Habitat niche separation of the nonnative rainbow trout and native masu salmon in the Atsuta River, Hokkaido, Japan.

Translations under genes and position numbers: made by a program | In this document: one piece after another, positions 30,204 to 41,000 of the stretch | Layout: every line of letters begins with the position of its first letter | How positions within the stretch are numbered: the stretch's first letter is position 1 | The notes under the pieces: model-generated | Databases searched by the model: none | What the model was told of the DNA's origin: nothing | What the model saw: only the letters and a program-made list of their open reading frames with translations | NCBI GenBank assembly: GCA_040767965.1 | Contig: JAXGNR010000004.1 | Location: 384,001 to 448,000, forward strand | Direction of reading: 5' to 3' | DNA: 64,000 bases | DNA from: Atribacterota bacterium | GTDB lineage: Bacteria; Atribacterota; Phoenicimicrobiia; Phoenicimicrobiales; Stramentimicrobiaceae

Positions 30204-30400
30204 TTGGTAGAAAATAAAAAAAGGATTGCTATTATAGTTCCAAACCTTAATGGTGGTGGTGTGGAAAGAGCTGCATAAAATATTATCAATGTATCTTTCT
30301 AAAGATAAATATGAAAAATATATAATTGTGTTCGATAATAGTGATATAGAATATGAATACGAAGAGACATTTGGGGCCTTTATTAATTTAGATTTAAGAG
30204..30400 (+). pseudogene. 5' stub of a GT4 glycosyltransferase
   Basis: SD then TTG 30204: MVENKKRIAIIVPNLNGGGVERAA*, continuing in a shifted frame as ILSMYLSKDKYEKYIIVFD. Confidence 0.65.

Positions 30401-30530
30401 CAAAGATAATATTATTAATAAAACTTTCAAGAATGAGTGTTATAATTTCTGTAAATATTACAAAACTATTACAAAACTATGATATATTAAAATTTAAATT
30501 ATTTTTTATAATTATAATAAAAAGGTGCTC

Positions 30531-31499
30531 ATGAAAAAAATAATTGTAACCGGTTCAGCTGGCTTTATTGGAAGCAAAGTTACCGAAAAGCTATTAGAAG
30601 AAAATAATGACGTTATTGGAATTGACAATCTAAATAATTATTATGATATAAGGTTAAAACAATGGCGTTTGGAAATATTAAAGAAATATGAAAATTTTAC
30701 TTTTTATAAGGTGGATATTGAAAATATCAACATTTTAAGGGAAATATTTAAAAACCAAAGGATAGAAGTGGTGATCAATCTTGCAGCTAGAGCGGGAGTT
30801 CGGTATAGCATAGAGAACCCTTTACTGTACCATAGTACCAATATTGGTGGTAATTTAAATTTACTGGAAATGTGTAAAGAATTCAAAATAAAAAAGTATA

The mechanisms by which nonnative species establish populations can be classified into two broad categories: they usurp the niches of native species through interspecific competition, or they avoid this intense interspecific competition by making use of minimal niche overlap with the native species. In this study, we considered how a nonnative salmonid species, the rainbow trout Oncorhynchus mykiss, established a population in the presence of the native salmonid species, the masu salmon O. masou, in Hokkaido, Japan. Circumstantial field evidence shows that the masu salmon exceeds the rainbow trout in abundance and suggests that these species use different types of cover habitat (rainbow trout abundance increases with increasing abundance of large woody debris aggregates, whereas masu salmon abundance increases with increasing abundance of undercut banks). These results imply that the rainbow trout established a population due to minimal niche overlap with the masu salmon, and not by competitive exclusion of the native species.